• The legs are pretty complicated with several possibilities to put things together the wrong way.

    Improvements to the chassis since:

    • New driven ankle now uses a servo horn
    • Simplified main switch position
    • Simplified the legs a bit

View project log

  • 1
    Cutting the Chassis

    While Boxes.py allows setting any thickness this is really meant be be cut in 3mm plywood with the exception of servo mounts in the body (the two top most parts) which should be cut from 5mm plywood to get the right depth for the servos. Material with different but similar thickness should also work just fine. Check that the (body) servos will poke through the two layers. Always measure the actual thickness as it often differs from the nominal value. Baltic birch has worked well for us. Poppler is a bit weak but may work now as some weak points in the model have been addressed.

    For the head you do not need to change any settings except the burn value. It depends on the properties of the laser cutter and material you are using. It is possible to cut the parts stiff enough that most joints do not need to be glued together. But then you may need a hammer, vice or press to get things together. If you use brittle material as acrylic this is not an option and you have to use a smaller burn value to get a more loose fit.

    For the legs you have a few settings to consider. The anklebolt diameters are meant for a M3 screw that get threaded directly into the wood. If you are using a different screw size you need to adjust these two.

    The default leg length is 37mm. But we found the robot to be a bit less prone to falling over with shorter legs. 34mm being the minimum - which is what we used in our workshop.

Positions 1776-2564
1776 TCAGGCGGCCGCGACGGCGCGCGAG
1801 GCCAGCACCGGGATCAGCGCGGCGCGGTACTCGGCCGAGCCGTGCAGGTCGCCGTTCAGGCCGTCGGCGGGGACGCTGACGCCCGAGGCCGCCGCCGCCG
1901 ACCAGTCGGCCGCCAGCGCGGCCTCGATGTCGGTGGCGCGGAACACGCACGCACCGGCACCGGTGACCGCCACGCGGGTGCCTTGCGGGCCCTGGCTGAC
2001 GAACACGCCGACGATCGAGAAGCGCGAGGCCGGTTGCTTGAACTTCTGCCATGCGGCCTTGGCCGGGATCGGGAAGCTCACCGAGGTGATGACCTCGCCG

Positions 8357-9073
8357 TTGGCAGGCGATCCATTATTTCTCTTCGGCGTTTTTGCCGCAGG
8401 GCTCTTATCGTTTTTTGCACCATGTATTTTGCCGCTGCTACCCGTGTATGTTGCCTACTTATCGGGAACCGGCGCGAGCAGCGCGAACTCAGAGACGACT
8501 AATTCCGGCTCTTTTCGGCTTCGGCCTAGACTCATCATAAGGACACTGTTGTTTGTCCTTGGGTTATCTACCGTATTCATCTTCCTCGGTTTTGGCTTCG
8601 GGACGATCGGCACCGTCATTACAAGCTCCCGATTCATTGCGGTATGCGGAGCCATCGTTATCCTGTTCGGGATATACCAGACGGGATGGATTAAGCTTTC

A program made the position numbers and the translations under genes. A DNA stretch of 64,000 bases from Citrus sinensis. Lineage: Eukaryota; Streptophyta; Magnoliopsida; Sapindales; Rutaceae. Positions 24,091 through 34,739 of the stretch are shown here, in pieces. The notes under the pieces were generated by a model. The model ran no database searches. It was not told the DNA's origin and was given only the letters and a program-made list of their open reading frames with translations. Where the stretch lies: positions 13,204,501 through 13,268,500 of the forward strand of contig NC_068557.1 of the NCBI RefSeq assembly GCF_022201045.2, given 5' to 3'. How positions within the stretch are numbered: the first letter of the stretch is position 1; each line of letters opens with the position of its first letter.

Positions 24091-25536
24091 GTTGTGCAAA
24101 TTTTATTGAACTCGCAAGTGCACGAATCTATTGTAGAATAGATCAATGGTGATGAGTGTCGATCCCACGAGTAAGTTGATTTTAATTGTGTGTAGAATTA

Note that you may want to add some logo at the side of the head before cutting the head. Just edit the resulting file in your vector graphics / CAD program e.g. Inkscape.

    Depending on your laser cutting software it may be necessary to manually select the order of the parts cut. For the head the rectangular holes in the hinges need to be cut first. Then all the other holes and the outer border of the parts last.

  • 2
    Assemble The Head

    Check if you have all parts


    Start with the top part.

    The hole for the USB port must be on the left of the robot (on the right when you are looking at it from the front)

    When assembling the bottom part put the top part in place before adding the side pieces.


    Glue in the servo mounts and screw in the first two servos.

  • 3
    Solder the electronics



    Solder the pin headers to the Arduino Nano.
    Solder the sliding switch between the battery holder and the break out board using the red wire. Also solder the black ground wire of the battery holder to the breakout board.

    Cut off the headers of two jumper wires leaving female connectors at the other ends. Put them through the push switch mounting plate and solder them to the push switch on the other side:

    Then press the pins of the switch into the holes of the plate.

View all 6 instructions